We are extremely worried about the news (www.lrt.lt/ru/novosti/17/1962447/voditeliam-iz-belarusi-i-rossii-v-litve-rezhe-prodlevaiut-vnzh-kak-proveriaiut-inostrantsev-i-kak-eto-vliiaet-na-litovskii-biznes-gruzoperevozok) that: “Negative decisions [are made] more often in relation to citizens of Belarus than in relation to other foreigners. About 300 Belarusians were refused," says Lucia Voishnis, Deputy Director of the Migration Department. What are the reasons for the more frequent refusals in relation to Belarusians, the representative of the Migration Department does not specify. He only says that the main reason for all refusals is that these people, by their presence in Lithuania, can "threaten the security of the Republic of Lithuania and the public order of the state.

We plead that Lithuania refrain in all cases from deporting to Belarus persons at risk of military mobilisation; that it give favourable considerations to applications from such persons for asylum as conscientious objectors to military service; and that failing this it agree to issue such persons with the necessary residence and work permits enabling them to remain in Lithuania and the EU.

Thank you in advance for your kind attention and careful consideration.

Sincerely yours,

Alexia Tsouni                                                            Semih Sapmaz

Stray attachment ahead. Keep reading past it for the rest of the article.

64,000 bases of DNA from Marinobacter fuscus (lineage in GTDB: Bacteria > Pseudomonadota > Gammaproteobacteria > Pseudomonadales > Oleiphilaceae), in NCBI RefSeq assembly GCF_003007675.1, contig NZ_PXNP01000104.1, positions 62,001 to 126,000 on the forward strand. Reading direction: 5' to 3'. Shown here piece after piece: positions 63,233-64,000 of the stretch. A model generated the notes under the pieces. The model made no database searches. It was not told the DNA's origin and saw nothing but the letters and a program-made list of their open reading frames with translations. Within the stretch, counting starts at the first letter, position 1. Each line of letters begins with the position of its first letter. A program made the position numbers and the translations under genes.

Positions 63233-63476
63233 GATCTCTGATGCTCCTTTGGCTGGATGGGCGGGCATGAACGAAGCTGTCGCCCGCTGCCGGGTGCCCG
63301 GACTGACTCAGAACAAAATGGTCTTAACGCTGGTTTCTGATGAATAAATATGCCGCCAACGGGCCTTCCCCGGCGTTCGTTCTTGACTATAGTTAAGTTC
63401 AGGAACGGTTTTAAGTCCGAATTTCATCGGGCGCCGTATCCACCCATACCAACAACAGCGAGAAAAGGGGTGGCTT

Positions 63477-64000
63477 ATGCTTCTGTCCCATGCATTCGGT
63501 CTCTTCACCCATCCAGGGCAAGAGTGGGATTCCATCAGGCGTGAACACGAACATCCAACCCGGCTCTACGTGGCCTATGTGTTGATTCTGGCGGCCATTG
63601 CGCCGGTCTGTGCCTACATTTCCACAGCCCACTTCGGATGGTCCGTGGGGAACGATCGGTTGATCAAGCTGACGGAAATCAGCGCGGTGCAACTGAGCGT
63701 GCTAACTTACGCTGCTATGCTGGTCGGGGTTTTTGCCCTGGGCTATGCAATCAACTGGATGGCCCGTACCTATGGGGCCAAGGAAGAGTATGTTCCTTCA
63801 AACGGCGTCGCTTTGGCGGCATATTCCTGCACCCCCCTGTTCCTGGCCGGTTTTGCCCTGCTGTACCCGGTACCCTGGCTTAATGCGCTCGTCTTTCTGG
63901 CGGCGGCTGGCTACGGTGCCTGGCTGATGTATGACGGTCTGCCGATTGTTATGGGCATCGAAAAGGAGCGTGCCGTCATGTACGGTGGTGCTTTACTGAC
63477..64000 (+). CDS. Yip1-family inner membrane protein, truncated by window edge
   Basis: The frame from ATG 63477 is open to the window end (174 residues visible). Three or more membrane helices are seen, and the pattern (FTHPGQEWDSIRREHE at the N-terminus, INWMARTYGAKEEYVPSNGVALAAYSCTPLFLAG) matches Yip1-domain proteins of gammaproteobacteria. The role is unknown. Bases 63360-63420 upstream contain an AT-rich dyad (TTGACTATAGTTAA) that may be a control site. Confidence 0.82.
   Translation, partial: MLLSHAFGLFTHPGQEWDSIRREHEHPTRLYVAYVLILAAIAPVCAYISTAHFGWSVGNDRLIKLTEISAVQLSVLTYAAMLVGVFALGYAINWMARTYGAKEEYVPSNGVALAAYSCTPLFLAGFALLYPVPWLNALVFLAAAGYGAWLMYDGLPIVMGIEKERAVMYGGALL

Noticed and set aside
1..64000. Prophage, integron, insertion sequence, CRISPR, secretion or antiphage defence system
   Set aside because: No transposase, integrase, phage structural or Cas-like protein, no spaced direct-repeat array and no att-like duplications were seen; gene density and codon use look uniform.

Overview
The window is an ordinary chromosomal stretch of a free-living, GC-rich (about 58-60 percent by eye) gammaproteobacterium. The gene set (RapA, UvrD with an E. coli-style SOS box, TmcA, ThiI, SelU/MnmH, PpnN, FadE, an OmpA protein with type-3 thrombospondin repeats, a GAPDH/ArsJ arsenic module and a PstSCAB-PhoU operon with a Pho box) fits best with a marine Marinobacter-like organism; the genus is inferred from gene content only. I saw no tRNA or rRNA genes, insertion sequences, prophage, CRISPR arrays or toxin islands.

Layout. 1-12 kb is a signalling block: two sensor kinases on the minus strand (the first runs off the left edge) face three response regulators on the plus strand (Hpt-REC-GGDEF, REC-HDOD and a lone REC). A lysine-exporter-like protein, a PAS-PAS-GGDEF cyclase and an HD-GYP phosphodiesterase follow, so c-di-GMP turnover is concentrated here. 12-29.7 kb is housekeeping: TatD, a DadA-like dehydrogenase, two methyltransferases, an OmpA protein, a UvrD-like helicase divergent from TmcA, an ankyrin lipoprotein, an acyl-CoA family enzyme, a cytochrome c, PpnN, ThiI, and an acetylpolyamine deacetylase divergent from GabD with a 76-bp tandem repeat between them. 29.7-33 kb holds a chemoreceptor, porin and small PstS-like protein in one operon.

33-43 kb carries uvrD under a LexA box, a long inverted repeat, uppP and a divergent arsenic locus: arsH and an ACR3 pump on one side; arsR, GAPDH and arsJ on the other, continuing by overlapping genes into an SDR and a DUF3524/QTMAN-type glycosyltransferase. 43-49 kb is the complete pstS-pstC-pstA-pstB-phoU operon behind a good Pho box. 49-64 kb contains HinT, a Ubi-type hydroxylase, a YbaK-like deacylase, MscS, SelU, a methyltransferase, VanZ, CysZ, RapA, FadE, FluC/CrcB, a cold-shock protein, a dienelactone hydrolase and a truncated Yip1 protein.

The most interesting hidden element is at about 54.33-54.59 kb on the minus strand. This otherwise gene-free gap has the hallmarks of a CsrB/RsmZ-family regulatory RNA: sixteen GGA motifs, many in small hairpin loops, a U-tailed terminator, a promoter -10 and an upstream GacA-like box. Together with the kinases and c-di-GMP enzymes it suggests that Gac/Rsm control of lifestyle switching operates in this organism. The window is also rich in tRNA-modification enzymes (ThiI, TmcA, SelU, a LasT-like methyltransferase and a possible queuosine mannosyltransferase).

EBCO President                                                        WRI Coordinator



The European Bureau for Conscientious Objection (EBCO) was founded in Brussels in 1979 as an umbrella structure for national associations of conscientious objectors in the European countries to promote the right to conscientious objection to preparations for, and participation in, war and any other type of military activity as a fundamental human right. EBCO enjoys participatory status with the Council of Europe since 1998 and is a member of its Conference of International Non-Governmental Organisations since 2005. EBCO is entitled to lodge collective complaints concerning the European Social Charter of the Council of Europe since 2021. EBCO provides expertise and legal opinions on behalf of the Directorate General of Human Rights and Legal Affairs of the Council of Europe. EBCO is involved in drawing up the annual report of the Committee on Civil Liberties, Justice and Home Affairs of the European Parliament on the application by the Member States of its resolutions on conscientious objection and civilian service, as determined in the “Bandrés Molet & Bindi Resolution” of 1994. EBCO is a full member of the European Youth Forum since 1995.


War Resisters' International (WRI) was founded in London in 1921 as a global network of grassroots organisations, groups and individuals working together for a world without war. WRI remains committed to its founding declaration that 'War is a crime against humanity. I am therefore determined not to support any kind of war, and to strive for the removal of all causes of war'. Today WRI is a global pacifist and antimilitarist network with over 90 affiliated groups in 40 countries. WRI facilitates mutual support, by linking people together through publications, events and actions, initiating nonviolent campaigns that actively involve local groups and individuals, supporting those who oppose war and who challenge its causes, and promoting and educating people about pacifism and nonviolence. WRI runs three programmes of work that are important to the network: The Right to Refuse to Kill Programme, the Nonviolence Programme, and Countering the Militarisation of Youth.